Around the world, purveyors of sparkling wine pursue the spirit of celebration with impassioned fervor. In France, where the method champenoise is trademarked, the pop of a champagne cork signifies celebration. In New York City, the Veuve Clicquot Manhattan Polo Classic celebrated its 12th iteration in 2019. In Paarl, the Veuve Clicquot Masters Polo Cape Town toasted to its ninth annual iteration in 2019.
With the Drakenstein mountains and Paarl’s blue sky as a resplendent background, the Veuve Clicquot Masters Polo Tournament is synonymous with glamour. The polo spectacle has attracted Hollywood celebrities, such as Tony-winning actress, Anika Noni Rose, who graced the Paarl polo fields in 2018.
Polo, the sport of kings scintillates alongside the splendor of the wine of widows, champagne.
Champagne Veuve Clicquot, is internationally recognised as a symbol of elegance and innovation. Madame Clicquot, the widow who assumed the reins of the business after the untimely passing of her husband, Francois in 1805, is still recognized for her sagacity in the cellar. Madame Clicquot is credited with the invention of the ‘table de remuage’, the riddling table technique that clarifies champagne. Madame Clicquot is also credited with blending the first rose champagne.
While Val de Vie means ‘the valley of life’, in the neighbouring Franschhoek Valley, winemakers are giving life to a celebrated stream of bubbles. Roughly twenty-five kilometers from Val de Vie, in Paarl, several South African producers have continued the French tradition of making sparkling wine using the traditional method.
Method Cap Classique (MCC) is a South African moniker for the process of crafting sparkling wine. The first cap Classique was crafted at Simonsig by Frans Malan in 1971. ‘Kaapse Vonkel’, or ‘Cape sparkle’, was created in Stellenbosch, roughly 29 kilometers from Franschhoek.
Method Cap Classique is crafted from various grapes in the Cape. Pinot Noir and Chardonnay are two of the most popular varietals that are used in the production of MCC. Many producers prefer to whole-bunch-press the grapes, with the first press, the cuvee, used as the base wine. Once the base wines and blends are bottled, the bottles are matured, horizontally for a minimum of twelve months. After the wine has matured ‘on the lees’ to the winemaker’s satisfaction, the bottles are riddled and disgorged. This means that the bottles are turned upside down, the lees are frozen in the neck of the bottle, then removed. The winemaker adds their preferred dosage, and the sparkling wine is subsequently aged on the cork to allow the wine to achieve integration and balance. The carefully controlled process of producing Method Cap Classique insures a modicum of quality.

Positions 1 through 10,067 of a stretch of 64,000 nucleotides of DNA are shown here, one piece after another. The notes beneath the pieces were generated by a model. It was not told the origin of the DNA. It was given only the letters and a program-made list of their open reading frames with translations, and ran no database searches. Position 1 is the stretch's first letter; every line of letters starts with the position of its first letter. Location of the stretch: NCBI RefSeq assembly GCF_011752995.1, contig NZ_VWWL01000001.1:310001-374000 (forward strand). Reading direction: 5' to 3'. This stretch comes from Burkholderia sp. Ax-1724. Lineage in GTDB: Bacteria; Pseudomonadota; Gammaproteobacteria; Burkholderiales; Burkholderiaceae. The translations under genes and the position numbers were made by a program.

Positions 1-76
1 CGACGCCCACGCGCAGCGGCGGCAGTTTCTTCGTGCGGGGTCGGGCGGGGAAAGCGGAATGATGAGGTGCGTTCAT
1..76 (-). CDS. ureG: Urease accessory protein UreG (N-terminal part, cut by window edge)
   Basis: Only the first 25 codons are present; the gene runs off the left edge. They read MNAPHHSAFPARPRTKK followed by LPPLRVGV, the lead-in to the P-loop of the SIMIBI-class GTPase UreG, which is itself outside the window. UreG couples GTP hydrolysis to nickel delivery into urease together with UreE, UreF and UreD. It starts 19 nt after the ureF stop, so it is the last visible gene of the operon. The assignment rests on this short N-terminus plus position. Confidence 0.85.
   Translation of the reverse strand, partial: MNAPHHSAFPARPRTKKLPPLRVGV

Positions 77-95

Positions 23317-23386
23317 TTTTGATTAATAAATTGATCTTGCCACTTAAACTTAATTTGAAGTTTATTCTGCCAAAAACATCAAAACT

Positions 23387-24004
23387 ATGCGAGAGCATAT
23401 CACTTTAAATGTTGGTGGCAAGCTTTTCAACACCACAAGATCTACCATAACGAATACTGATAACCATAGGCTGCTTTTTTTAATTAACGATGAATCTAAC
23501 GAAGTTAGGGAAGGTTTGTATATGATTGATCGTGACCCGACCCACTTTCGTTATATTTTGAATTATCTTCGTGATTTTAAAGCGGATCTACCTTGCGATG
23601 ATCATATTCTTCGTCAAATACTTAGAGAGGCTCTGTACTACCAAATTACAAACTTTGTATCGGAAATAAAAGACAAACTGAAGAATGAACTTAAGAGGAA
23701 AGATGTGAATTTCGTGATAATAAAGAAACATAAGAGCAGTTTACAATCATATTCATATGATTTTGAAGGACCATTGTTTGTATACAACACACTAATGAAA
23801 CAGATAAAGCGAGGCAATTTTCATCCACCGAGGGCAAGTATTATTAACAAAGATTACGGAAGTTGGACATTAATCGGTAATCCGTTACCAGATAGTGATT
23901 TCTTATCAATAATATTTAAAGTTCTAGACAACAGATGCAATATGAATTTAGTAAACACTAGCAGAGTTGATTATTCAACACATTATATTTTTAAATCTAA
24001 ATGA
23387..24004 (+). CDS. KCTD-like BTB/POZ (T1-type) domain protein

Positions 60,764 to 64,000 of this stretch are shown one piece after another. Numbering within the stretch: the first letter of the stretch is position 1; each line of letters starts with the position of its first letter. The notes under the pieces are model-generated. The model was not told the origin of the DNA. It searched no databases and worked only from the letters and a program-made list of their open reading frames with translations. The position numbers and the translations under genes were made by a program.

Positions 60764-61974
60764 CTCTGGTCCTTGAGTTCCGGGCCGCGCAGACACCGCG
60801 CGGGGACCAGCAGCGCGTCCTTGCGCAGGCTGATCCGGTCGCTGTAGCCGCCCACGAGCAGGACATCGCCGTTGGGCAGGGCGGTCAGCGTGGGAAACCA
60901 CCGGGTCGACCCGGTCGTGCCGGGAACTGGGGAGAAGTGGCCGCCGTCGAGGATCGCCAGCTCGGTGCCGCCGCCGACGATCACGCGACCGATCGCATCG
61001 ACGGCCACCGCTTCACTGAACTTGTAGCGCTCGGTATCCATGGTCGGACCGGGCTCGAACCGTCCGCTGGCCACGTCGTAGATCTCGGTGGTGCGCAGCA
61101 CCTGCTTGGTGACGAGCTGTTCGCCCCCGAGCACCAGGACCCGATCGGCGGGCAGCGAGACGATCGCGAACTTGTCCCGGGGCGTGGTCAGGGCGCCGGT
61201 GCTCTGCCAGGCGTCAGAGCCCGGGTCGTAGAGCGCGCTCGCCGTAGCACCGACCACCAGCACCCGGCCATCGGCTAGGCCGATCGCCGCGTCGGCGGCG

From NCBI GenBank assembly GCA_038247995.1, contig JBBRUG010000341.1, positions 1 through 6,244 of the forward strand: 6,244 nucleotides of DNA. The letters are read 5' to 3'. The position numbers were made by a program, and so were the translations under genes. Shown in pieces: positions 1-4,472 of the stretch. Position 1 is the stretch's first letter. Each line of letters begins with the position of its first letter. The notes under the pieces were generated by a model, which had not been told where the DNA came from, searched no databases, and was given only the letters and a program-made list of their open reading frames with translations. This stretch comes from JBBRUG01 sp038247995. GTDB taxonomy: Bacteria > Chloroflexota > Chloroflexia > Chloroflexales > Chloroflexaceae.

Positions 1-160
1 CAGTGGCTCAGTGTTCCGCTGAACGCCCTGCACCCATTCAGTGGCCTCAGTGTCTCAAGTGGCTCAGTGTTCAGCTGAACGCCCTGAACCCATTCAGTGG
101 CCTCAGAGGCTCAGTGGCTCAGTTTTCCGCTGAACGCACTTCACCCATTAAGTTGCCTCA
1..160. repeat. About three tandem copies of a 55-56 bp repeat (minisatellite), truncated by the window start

Paul Gerber is one of the most respected MCC producers in South Africa. After several years of seducing the palates of bubbly lovers at Le Lude, in Franschhoek, Paul joined Franschhoek Cap Classique producer, Colmant in 2019.
Before he became a winemaker, Paul Gerber was a maths teacher. Paul says, “I convinced my wife to let me study winemaking, all I wanted to do after studying winemaking was to make bubbles.”
With a wealth of knowledge and boundless bubbles behind him, Paul has joined forces with Jean-Phillipe Colmant at Colmant Cap Classique and Champagne, in Franschhoek.
In 2002, Jean-Phillipe Colmant and his family emigrated from Belgium to South Africa. Jean-Phillipe worked in the funeral industry, prior to his foray into fizz.
“In Belgium, champagne was always part of our culture,” Jean-Phillipe says, “but I never thought I would make it, I was making tombstones before I moved to South Africa.”
Today, Colmant produces about 50,000 bottles of method cap classique a year, in Franschhoek – far from the cemeteries of Belgium.
Colmant began bottling their vintages in 2006. Jean-Phillipe confides, “when I launched the range, my daughter was in grade 1, now, she’s in matric. That’s how time flies!”
“Everyone always talks about looking back, talks about what you would have done differently,” Paul says, “the golden thread that spans through the vintages is what ties the wine together.”
Over Colmant’s colourful, short past, eleven different vineyards from three regions have contributed to the winery’s character. 50% of the grapes used come from Franschhoek, 30% from Elgin and 20% from Robertson. Colmant is renowned for its Brut Reserve. The non-vintage consists of 50% Pinot Noir and 50% Chardonnay. Aged for two and a half years on the lees, the wine is a study of elegance.
Paul says, “cap Classique and champagne are process-driven wines, a slight press here and there can make a big difference.”
The method cap classique that Colmant, and in the Franschhoek valley is rich with the spirit of innovation and elegance.
The resplendence of the Cape shines through, like a golden thread.
“We should show the sun in the fruit,” Paul concludes.
Polo With a Purpose
Alongside the sparkling Veuve Clicquot Masters Polo tournament, the grandeur of Paarl’s polo fields at Val de Vie lay host to the Pink Polo tournament, which was launched in 2010. The event serves as an opportunity to raise awareness about breast cancer and an opportunity to contribute to those whose lives are affected by it. A portion of the proceeds from the tournament’s ticket sales support charities which make a difference in the lives affected by Breast Cancer. Pink Polo takes place at Val de Vie on 9 November 2019.
The Magic of Bubbles
From 30 November to 1 December, visit the Franschhoek valley to experience the magic of bubbles at the 10th annual Franschhoek Cap Classique and Champagne Festival. With a wide range of local MCCs and select French champagnes on offer, the festival is a luxurious opportunity to study the bubble. The event takes place at the Huguenot Monument and the 2019 dress code allows guests to look their best in blue and white.